Other funded research has her working with UCF’s planetary science group and the Orlando Science Center to create mobile mathematics and science exhibits and associated curriculum for each of the three Orlando area children’s hospitals.

“Put very simply,” Nickels says, “I hope that my legacy is that I made someone’s life better.”

Woman wearing dark business jacket and maroon shirt leans against wall

Pamela Wisniewski (Photo by Nick Leyva ’15)

Pamela Wisniewski

College of Engineering and Computer Science

Assistant professor of computer science

Ph.D. in computing and information systems

Master’s degree in decision and information sciences

As a human-computer interaction researcher, Wisniewski studies the interplay between technology and society. Internet-enabled technologies and social media have so much power, she says.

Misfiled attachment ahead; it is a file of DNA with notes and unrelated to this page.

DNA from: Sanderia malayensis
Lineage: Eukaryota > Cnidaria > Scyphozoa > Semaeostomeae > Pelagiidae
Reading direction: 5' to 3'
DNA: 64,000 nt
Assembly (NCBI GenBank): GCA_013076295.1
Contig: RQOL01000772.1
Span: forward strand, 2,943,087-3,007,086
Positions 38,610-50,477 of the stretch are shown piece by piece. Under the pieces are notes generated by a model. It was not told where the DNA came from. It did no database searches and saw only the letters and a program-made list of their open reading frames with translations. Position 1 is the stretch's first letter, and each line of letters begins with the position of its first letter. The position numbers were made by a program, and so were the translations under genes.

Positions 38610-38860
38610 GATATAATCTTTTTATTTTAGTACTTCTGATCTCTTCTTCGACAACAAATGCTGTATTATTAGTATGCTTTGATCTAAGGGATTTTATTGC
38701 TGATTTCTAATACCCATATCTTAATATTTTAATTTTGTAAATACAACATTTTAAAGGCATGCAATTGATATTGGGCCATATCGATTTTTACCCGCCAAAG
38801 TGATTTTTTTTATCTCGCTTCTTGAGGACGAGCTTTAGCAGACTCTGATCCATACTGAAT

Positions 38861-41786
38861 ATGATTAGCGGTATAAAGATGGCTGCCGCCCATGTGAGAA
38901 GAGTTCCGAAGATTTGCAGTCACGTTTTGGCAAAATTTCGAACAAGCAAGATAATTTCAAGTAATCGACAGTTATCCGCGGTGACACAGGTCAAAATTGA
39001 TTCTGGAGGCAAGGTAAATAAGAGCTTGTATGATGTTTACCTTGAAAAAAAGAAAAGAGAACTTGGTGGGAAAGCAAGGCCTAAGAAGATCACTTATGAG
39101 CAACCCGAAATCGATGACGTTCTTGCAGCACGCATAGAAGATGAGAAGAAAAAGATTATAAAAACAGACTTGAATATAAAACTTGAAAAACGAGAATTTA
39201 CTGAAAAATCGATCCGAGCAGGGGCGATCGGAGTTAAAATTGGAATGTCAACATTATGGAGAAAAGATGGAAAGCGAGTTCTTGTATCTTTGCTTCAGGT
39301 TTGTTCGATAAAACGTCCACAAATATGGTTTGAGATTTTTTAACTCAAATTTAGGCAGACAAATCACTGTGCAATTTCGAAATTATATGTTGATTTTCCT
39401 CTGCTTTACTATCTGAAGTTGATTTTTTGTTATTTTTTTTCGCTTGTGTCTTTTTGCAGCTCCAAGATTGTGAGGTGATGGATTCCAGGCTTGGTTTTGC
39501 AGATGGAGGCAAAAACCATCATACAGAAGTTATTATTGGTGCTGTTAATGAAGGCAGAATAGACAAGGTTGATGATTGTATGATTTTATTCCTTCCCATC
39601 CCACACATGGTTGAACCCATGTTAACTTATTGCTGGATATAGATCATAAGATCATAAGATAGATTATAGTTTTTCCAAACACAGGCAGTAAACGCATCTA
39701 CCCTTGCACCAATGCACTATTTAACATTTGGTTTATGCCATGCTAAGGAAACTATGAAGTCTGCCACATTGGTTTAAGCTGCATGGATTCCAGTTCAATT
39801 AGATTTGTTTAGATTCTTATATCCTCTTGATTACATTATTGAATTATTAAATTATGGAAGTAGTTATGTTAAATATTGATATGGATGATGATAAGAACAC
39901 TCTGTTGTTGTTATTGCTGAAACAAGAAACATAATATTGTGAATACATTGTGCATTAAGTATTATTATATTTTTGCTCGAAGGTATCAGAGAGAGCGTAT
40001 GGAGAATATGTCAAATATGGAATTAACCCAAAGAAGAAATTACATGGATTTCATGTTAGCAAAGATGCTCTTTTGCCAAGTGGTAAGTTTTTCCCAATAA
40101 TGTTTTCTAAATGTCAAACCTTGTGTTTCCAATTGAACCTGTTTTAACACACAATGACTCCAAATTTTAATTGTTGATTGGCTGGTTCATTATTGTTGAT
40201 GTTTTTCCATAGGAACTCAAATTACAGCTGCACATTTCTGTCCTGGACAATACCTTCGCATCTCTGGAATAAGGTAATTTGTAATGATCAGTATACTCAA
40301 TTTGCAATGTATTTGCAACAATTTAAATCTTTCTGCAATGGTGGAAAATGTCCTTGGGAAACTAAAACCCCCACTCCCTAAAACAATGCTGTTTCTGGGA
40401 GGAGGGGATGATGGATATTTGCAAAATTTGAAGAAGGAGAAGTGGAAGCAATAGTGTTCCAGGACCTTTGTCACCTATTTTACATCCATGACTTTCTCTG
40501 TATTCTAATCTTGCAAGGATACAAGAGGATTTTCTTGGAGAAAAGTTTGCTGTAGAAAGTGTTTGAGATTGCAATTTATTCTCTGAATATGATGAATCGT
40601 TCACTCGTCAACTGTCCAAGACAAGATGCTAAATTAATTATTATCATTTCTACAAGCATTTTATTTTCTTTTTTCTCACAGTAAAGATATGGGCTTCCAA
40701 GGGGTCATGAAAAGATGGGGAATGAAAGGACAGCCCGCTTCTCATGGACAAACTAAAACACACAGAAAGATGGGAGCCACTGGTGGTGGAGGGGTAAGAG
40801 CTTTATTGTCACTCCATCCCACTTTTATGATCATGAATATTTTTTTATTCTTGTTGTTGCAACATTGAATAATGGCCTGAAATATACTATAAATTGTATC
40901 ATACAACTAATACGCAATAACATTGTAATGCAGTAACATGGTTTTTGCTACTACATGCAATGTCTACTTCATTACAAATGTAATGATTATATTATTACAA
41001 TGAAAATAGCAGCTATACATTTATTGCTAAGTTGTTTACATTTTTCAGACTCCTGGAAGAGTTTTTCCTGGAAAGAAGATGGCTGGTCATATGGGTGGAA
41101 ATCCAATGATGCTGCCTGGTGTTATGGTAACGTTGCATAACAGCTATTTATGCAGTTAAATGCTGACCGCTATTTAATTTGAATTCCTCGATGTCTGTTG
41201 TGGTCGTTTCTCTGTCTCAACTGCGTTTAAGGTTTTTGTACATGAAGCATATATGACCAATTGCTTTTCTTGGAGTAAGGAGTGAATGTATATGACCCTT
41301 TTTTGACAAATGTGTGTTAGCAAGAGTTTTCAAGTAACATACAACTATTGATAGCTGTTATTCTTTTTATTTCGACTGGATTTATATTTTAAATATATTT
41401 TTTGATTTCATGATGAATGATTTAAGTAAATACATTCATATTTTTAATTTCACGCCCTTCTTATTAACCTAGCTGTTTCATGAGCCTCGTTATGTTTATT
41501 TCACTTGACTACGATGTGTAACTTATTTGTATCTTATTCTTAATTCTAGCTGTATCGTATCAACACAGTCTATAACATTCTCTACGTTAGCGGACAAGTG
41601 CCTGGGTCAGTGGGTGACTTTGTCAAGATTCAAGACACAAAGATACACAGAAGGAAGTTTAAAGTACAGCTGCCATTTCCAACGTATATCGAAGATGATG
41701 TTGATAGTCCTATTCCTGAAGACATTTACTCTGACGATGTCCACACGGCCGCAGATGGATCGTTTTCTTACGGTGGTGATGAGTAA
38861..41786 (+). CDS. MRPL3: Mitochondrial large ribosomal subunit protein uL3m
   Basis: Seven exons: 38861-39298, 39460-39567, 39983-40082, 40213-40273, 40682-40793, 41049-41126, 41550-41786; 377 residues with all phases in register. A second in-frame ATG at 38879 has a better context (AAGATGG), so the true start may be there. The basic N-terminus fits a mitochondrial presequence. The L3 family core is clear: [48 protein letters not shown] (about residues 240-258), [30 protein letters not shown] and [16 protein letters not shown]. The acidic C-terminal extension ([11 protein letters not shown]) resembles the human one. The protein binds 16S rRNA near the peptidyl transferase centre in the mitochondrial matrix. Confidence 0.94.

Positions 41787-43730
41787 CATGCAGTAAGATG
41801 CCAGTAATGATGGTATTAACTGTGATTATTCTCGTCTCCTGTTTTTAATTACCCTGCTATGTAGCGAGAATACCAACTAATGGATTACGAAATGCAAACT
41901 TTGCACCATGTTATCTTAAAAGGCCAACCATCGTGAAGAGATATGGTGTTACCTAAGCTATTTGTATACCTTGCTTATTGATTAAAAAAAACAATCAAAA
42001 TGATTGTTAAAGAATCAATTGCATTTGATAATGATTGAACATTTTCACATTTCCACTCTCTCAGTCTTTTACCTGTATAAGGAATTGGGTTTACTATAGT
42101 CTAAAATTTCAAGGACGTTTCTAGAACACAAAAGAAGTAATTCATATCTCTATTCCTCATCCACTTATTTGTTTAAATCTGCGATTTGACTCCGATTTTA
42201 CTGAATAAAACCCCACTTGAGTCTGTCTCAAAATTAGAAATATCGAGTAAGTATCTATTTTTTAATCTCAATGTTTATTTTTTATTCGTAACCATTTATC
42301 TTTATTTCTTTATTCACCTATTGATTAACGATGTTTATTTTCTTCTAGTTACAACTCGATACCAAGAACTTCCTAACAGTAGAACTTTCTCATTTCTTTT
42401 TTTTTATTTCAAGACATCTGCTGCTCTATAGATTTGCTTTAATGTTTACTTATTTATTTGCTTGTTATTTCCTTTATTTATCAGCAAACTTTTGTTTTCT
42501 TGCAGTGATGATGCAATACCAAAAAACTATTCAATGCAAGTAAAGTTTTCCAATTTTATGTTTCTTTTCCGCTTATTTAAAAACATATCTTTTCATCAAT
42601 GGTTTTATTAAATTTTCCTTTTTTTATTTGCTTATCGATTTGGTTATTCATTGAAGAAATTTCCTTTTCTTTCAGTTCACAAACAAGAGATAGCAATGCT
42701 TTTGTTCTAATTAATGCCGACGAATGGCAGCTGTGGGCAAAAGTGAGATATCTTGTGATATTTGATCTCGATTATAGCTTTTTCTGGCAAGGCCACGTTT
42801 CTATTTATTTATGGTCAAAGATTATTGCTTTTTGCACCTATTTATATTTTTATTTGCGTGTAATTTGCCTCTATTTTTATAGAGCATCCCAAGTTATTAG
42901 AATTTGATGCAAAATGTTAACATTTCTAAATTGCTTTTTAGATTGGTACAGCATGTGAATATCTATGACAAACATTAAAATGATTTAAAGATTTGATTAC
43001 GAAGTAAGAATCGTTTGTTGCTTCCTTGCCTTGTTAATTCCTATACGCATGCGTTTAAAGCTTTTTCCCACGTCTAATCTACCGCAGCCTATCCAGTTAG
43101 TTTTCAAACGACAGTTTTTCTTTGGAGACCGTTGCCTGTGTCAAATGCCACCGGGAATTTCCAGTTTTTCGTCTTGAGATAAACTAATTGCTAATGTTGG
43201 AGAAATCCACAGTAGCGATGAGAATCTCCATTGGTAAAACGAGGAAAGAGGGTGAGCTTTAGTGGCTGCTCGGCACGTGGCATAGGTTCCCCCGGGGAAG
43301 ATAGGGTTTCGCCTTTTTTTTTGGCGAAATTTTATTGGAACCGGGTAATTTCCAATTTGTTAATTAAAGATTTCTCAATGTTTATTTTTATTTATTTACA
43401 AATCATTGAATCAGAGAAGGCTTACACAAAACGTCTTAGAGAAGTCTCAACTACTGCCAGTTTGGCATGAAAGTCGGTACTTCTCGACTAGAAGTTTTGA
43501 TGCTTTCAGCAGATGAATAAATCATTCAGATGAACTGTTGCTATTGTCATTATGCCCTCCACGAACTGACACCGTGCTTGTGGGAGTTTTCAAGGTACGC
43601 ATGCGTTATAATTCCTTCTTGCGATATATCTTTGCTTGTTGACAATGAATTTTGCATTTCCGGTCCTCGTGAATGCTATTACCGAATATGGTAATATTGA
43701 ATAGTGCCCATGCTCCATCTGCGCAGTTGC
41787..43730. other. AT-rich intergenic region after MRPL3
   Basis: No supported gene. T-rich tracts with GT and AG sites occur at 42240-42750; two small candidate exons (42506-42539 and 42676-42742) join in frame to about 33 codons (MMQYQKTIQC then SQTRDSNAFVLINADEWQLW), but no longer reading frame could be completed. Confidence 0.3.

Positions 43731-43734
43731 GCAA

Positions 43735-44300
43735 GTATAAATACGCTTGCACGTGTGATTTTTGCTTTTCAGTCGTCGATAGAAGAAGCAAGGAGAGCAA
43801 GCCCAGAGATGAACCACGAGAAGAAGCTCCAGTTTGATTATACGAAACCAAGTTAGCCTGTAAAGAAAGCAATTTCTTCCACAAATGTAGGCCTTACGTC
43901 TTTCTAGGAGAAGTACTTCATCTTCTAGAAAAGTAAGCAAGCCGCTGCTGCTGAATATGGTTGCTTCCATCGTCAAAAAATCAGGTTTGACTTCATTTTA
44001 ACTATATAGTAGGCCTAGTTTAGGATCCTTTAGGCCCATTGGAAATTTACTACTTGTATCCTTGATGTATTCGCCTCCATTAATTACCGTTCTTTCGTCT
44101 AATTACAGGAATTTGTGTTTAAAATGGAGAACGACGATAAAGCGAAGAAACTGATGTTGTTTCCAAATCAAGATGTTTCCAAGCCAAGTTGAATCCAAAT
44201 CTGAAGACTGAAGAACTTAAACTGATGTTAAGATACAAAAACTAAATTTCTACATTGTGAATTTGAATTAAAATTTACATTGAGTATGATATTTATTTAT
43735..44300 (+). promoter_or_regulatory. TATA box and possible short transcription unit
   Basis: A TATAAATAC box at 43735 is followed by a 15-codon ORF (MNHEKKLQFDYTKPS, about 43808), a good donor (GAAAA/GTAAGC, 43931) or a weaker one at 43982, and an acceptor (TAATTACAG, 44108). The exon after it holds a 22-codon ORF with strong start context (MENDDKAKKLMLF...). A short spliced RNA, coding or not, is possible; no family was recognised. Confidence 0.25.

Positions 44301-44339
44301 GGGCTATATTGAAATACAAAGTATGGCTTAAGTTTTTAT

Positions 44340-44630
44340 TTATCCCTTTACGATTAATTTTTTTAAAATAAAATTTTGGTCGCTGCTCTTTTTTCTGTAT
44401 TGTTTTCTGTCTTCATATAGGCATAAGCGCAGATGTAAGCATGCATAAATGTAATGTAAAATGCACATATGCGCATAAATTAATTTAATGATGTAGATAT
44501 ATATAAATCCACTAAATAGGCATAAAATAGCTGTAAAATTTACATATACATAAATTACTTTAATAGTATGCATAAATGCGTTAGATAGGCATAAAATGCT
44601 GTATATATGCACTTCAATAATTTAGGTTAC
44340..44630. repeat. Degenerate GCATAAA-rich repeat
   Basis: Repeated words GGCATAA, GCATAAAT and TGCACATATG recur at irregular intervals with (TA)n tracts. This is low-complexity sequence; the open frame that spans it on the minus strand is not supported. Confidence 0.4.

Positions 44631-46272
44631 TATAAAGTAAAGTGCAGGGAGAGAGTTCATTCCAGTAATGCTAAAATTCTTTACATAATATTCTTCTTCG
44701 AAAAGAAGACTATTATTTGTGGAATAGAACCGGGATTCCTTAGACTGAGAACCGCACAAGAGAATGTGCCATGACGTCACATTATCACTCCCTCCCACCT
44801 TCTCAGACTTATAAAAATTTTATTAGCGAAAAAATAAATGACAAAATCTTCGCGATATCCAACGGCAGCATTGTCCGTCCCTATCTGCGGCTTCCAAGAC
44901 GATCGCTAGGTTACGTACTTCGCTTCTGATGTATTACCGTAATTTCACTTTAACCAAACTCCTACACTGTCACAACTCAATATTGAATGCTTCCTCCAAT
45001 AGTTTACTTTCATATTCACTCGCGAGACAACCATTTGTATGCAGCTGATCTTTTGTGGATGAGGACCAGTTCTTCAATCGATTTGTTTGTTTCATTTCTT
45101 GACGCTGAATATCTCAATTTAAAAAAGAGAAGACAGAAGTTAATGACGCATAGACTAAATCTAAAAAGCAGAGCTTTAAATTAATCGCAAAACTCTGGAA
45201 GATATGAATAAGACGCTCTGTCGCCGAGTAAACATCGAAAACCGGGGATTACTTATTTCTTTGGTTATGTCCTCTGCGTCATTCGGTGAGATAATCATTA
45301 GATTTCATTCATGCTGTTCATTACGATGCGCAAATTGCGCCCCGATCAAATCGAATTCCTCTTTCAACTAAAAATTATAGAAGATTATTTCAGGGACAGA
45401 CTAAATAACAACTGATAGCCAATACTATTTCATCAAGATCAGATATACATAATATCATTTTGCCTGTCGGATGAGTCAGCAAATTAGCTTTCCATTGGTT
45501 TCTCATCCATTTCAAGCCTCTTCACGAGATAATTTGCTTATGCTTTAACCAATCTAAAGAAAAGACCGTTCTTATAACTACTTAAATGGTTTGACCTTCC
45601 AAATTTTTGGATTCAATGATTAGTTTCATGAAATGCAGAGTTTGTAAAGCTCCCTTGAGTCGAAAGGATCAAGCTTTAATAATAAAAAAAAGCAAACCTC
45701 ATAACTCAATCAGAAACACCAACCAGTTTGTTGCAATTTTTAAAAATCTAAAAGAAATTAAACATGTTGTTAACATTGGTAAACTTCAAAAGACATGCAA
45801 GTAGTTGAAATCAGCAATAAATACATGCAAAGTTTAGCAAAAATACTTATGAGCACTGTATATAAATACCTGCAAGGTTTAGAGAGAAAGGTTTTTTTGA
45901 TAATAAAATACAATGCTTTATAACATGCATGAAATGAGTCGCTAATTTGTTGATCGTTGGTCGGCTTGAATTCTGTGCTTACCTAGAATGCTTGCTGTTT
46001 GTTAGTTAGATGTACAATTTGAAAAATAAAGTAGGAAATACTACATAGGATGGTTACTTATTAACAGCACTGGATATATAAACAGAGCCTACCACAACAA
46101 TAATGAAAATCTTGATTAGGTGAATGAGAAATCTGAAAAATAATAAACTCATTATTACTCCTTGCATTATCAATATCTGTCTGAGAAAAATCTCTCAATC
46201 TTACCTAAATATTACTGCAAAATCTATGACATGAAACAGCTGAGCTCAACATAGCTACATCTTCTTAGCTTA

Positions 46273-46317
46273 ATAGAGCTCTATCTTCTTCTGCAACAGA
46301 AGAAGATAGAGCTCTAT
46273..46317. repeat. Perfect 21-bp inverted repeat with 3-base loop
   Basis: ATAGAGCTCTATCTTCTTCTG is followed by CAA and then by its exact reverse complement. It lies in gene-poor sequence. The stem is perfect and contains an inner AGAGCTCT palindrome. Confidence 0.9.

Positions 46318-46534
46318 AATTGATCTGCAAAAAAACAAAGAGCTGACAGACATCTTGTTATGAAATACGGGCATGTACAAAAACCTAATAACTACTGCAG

“I want to find ways to leverage technology to truly make a positive impact on the world.” — Pamela Wisniewski

“I want to find ways to leverage technology to truly make a positive impact on the world — not by removing humans from the equation, but by bolstering our personal strengths, helping us connect with one another, and being more empathetic towards our loved ones and strangers,” Wisniewski says. “Technology has the power to divide, but it also has the power to connect us in ways never before possible.”

The Gainesville native has received $2.5 million in external-grant funding to support her research in privacy and online safety, including two prestigious early career awards. Wisniewski is the first computer scientist to become a William T. Grant Scholar and join in the foundation’s mission of reducing inequality in youth outcomes. She is examining the risk and protective factors that contribute to online sexual-risk experiences of at-risk youth, particularly girls ages 12-15 who are of color, socio-economically disadvantaged, and foster youth. The goal is to design socio-technical interventions that can help youth be more resilient to sexual predator risks.